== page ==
As Nissan says, Leaf is a game changer. Make no bones about it, once the bi-directional charging emerges from the shadows of the test lab, it become your best friend. In fact, cars like Nissan Leaf will become an important part of national infrastructure.
Electric cars are becoming more common, but are the manufacturers pushing the agenda or consumers demanding them. Only time will tell and Australia has a long way to go with infrastructure issues before they become accepted by the general motoring consumers. (editors note)
As it stands, charging EVs from fossil fuels emits around 178gm/k of CO2 (source: EV Council of Australia). But this will change in time, as more power is generated from renewables. As users learn to maximise the benefit of charging, peaks and troughs in the power grid be completely eliminated. Power failures will be a thing of the past.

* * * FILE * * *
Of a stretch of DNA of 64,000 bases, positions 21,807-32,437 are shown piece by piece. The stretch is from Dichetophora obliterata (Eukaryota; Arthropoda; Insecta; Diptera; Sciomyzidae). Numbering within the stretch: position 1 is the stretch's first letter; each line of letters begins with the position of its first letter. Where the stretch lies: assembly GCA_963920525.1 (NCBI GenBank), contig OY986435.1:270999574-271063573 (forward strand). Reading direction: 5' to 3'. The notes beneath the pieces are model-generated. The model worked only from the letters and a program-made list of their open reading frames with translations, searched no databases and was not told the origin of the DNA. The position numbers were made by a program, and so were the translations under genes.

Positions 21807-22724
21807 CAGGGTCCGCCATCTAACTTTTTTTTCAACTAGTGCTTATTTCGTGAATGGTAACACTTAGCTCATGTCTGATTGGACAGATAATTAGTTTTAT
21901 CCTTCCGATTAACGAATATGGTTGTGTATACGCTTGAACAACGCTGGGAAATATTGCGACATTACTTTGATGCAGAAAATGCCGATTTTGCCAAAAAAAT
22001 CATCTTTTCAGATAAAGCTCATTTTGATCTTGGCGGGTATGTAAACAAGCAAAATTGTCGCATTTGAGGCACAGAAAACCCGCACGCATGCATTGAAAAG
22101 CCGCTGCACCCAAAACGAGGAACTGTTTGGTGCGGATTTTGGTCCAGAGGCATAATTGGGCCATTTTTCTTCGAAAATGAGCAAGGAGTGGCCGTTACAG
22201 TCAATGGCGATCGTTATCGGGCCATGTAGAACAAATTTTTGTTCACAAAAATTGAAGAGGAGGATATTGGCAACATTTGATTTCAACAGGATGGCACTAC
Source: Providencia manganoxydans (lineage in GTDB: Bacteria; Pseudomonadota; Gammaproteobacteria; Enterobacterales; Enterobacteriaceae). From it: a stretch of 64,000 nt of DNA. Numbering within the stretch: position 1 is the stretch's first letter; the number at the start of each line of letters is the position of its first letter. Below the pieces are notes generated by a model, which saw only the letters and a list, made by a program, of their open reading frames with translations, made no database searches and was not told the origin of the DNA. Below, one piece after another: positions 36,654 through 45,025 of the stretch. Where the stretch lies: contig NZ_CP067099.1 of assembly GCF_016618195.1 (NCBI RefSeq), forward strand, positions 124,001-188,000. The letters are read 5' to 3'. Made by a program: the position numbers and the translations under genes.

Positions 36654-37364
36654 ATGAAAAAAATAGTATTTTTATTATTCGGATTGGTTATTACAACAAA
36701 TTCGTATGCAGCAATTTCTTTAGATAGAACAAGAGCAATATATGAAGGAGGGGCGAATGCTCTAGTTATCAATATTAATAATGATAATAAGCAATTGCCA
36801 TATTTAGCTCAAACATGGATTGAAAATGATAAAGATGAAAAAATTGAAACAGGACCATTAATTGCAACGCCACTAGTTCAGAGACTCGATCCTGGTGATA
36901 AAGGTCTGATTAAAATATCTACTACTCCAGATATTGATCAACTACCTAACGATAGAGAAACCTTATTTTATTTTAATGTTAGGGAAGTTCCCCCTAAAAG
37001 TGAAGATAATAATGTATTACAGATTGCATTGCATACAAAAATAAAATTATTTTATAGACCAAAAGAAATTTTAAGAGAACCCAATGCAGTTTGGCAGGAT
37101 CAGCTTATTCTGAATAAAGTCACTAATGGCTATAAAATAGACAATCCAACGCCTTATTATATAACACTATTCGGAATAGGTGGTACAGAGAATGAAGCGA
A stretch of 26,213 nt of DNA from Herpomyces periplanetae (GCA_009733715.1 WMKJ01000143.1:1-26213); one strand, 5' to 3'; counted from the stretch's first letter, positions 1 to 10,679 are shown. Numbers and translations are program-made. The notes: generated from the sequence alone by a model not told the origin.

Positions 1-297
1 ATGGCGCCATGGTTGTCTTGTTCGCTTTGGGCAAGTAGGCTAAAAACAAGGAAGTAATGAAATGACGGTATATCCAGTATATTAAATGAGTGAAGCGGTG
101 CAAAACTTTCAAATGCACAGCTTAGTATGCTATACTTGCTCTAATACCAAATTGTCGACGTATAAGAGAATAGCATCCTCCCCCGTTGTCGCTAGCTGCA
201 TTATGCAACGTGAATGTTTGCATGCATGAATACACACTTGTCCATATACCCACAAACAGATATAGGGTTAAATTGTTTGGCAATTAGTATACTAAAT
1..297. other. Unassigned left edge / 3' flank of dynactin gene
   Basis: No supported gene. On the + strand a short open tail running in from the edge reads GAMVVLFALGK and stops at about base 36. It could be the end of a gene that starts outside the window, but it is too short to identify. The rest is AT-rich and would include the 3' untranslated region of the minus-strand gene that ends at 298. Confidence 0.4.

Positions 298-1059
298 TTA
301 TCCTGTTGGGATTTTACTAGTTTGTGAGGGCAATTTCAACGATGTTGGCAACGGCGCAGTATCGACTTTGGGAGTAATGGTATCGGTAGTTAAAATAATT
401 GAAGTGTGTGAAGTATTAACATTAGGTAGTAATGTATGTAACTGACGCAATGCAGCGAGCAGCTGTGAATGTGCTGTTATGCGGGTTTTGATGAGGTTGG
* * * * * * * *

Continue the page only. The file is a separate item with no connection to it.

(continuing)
The only candle-lit dinners will be the ones you plan well in advance. Don’t think of Leaf as a car. Instead, think of it as a battery, with wheels. Your car would work for you whether on the move, at home, at work, or while shopping. As long as it is plugged in, it is a power asset. Governments will no longer be able to use “base load power” as an excuse to bolster wealthy corporate profits.
As the transition to renewable energy gains momentum, mobility will not rely on long dead animals, and will not dump CO2 in to our failing environment. Storage of solar and wind power has long been a problem and home battery storage is touted as being a big part of the solution.
If everyone had a Nissan Leaf, would the problem would simply evaporate. School children are more aware of this than the adults who teach them, and as they grow into adults, they will already have turned their backs on coal and oil. By then, EVs will possibly be the norm.